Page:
Easter eggs

Easter eggs

Coloured and decorated Easter eggs have been present as part of national Easter customs in Slovenia since the 16th century. Originally, chicken eggs, which symbolised fertility and a new life, were coloured. In the 18th century, however, other ways of decoration began to take root.

The colour was once obtained from natural dyes. The most commonly used red colour was obtained from Pernambuco wood or brazilwood. Barberry roots and saffron turned the eggs yellow; alder and cherry bark gave them a greyish red look; and alder and oak bark coloured the eggs black. Most often, the eggs were dyed in onion peels, which gave them a dark yellow or red colour.

To further decorate the eggs, the people of the Soča Region commonly used the batik technique. They drew the desired pattern using a "pogelca", a small stick that had the pointed tip of a rooster feather attached at the end. They dipped it into melted wax, drawing various floral and geometric patterns and hearts on the eggs. Some people also added a short verse, a Christogram or the word "alleluia".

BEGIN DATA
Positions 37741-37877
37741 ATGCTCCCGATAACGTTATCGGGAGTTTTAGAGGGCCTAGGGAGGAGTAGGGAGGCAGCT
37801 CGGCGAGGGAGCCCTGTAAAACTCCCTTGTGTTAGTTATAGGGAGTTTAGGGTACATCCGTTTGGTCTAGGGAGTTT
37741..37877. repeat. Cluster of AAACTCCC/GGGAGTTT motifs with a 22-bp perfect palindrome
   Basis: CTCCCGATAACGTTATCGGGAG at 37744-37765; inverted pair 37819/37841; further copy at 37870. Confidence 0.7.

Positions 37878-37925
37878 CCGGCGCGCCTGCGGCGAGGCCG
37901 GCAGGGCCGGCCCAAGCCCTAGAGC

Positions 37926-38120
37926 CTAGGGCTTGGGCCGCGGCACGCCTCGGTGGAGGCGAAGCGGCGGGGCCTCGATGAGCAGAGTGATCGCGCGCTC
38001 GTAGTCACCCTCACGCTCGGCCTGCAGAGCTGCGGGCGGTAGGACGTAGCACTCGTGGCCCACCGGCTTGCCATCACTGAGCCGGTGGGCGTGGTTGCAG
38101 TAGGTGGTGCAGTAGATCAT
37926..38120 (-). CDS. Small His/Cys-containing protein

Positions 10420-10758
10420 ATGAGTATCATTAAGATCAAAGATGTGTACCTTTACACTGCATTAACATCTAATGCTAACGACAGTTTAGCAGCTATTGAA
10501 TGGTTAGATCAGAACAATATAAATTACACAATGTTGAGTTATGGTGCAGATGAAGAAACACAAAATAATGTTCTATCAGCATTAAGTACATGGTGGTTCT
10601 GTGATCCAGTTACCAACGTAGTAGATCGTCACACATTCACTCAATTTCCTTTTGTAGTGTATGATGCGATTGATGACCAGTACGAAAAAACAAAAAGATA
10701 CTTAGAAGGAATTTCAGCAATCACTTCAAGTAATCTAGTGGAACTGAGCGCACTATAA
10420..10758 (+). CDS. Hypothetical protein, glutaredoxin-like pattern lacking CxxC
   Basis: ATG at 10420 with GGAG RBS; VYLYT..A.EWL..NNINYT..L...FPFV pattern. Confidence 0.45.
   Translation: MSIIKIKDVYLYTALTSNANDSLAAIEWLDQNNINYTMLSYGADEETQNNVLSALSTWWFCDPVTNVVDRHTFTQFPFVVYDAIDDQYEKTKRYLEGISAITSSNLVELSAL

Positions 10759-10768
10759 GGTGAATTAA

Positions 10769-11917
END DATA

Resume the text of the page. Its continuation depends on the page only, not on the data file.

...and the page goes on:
Opening time
Tolmin museum, permanent exhibition

Tuesday - Friday: 9 a.m. - 4 p.m.
Saturday, Sunday,
Holiday: 1 p.m. - 5 p.m.
Monday closed
Closed also Nov 1, and Saturdays, Sundays and Holidays in December and January
Entrance fee
Tolmin museum, permanent exhibition

individuals
adults: 4 €
children, students, seniors: 3 €
preschool children: free
families with chidren up to 15 years: 7,00 €
groups
adults, seniors: 3 €
children, students: 2 €

Tolmin museum, temporary exhibition

adults: 2 €
children, students, seniors: 1 €
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